Why You Should be Thinking About Business Disruptions

As the owner or manager of a growing business, your focus is business development, not business disruption.  But don’t let mistaken assumptions about business continuity cloud your judgment.

Most small and midsize businesses make the mistake of assuming that (1) in the event of a disaster, they will still be able to limp along and get their business going again and (2) it will cost them less to limp along and clean up the mess later than to put a backup plan in place now.

In fact, if you experience a breakdown in your communications infrastructure, you may not be able to limp along. Numerous insurance companies and business continuity  specialists cite statistics suggesting that large numbers of SMEs who are hit with a major disruption never fully recover and/or soon go out of business.

In this posting, I will provide a basic explanation of business continuity as it relates to your communications system. I also recommend downloading the Avaya white paper, “Is your small business ready for non-stop operations?”  (https://www.avaya.com/usa/registration/is-your-small-business-ready-for-non-stop-operations/) It’s packed with interesting advice and insight on the whole subject of keeping your business in continuous operation, whether the problem is a storm, utility outage, equipment failure, security breach or even having several of your top employees felled by the flu.

Don’t take your communications for granted

In the old days, if the power failed during a major storm or disaster, there was a good chance you could still use the phone. That’s because your phone system was powered by electrical current coming over analog lines from the phone company’s central office. Because of that, you could always get dial tone.

But today, many businesses use digital, not analog, lines. Also, even if a business is using an analog line, the communications devices and switches at the business may still require their own power. Cordless phones, for example, need their own power source. If you connect ANY device that needs its own power, you introduce a point of failure so that when power is lost to the switch, connected telephones no longer receive a dial tone.

But there is a way around this—it’s part of the business continuity capabilities of Avaya IP Office.  The Avaya White Paper explains it in detail, but here’s the essence: if you connect an easily acquired Phone 8 expansion card, affixed with a Daughter (trunk) card, you get eight ports for use with analog telephones. Using the card, the analog trunk gets connected directly to the phone—the switch is bypassed. Whether you have power or not, you can be up and running.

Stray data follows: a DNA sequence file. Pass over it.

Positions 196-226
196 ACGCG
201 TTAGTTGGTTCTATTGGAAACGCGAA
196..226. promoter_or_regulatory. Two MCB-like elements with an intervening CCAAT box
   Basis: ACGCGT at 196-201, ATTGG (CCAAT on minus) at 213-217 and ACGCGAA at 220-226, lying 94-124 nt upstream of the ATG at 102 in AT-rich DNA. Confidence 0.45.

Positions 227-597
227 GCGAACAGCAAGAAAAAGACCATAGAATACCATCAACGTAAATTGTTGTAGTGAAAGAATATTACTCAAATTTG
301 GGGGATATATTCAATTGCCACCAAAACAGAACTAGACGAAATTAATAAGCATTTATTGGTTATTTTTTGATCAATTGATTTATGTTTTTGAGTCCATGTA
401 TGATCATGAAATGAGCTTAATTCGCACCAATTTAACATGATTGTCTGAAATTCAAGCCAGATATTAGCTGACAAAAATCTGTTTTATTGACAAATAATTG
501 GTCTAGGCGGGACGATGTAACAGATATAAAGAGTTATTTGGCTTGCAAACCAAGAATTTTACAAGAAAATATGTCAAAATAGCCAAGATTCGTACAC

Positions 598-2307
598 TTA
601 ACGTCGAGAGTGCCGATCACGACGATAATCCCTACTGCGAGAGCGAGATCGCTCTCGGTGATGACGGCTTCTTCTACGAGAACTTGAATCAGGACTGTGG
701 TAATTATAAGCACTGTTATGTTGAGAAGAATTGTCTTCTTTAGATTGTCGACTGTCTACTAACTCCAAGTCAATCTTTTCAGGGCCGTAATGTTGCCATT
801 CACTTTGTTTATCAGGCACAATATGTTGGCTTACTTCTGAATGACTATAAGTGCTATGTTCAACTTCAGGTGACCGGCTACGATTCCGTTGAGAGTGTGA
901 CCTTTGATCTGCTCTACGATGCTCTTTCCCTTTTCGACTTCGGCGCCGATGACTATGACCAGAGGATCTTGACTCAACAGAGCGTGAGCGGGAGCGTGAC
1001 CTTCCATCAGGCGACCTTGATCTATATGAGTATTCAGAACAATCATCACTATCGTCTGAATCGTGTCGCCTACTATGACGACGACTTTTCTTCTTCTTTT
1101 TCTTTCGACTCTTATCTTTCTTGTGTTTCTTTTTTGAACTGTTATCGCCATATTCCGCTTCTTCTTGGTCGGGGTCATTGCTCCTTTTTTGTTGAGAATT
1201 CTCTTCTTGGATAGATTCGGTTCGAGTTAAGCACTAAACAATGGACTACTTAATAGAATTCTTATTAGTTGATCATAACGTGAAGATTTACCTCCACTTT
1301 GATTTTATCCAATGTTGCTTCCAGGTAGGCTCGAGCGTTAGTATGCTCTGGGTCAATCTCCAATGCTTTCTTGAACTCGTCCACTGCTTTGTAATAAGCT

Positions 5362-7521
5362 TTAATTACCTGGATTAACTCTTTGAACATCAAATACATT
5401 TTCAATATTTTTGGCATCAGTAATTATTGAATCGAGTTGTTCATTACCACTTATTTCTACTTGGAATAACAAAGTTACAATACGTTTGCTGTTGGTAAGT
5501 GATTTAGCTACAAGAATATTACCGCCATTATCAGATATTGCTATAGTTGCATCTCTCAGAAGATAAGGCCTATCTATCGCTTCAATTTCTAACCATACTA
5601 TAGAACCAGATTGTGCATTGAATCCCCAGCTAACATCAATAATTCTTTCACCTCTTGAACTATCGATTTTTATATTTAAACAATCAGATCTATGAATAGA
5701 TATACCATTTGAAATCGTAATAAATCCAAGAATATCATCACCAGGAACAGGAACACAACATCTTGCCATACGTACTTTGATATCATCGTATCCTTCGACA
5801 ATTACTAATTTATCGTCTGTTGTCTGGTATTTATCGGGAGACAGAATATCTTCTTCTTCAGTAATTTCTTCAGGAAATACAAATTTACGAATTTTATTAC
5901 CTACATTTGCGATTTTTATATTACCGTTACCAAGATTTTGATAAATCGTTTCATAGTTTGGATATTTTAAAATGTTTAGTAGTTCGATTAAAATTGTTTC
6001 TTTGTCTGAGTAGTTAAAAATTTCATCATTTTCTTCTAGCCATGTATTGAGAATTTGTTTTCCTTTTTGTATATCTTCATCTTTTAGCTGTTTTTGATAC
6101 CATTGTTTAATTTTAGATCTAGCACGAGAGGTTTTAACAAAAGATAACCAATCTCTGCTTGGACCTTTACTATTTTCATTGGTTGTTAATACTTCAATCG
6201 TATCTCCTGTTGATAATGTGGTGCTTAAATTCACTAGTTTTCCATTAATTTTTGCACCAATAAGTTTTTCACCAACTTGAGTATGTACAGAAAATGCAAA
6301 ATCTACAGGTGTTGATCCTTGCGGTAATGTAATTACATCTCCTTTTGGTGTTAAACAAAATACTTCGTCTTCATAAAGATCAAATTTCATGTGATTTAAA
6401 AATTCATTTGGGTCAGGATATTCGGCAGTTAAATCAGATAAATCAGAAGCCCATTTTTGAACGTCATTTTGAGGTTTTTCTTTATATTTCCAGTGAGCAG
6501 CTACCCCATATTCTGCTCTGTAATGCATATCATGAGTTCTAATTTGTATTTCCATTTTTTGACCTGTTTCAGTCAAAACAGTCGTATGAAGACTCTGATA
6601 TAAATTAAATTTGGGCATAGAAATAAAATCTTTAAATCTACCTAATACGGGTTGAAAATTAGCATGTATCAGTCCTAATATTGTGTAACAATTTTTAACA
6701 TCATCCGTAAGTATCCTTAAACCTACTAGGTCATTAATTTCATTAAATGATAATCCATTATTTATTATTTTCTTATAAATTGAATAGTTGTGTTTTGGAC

A power outage is just one possible scenario of business disruption—and it’s also just one way that Avaya IP Office is designed to keep your operations going.  Other features of this system designed to keep you in business include:

Teleworker Solution: Get complete communications from another location by connecting via an IP desk phone over a virtual private network (VPN) or via a laptop using the one-X® Portal. This is a great option for when employees cannot get into the office for any reason.

Multi-site Network: If you have multiple offices and one goes down, you can still keep all your communications up and running by using the Small Community Network capability, which is a standard feature of IP Office. Using IP links, you can connect a network of branch offices and ensure that extensions and features stay up and running at all of them. You can even designate which locations are “back-ups” for others, so the level of resiliency can be quite robust.

Providing this kind of support for small and midsize businesses is a key reason why Avaya IP Office has become a top choice and why Avaya is No. 1 worldwide in telephony solutions in the small and midsize market.

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About Vic Levinson
Telecommunications and IT professional with over 20 years experience in Business Telecommunications. Specializing in voice over IP (VoIP) for business: hosted VoIP, business VoIP phone systems, SIP providers, carriers, T1's - the works. Founded Prime Telecommunications in 1993 and providing business communications solutions. Cloud Applications- everything from hosted network security, hosted Disaster Recovery, hosted printer management, data centers and colocation solutions for businesses.

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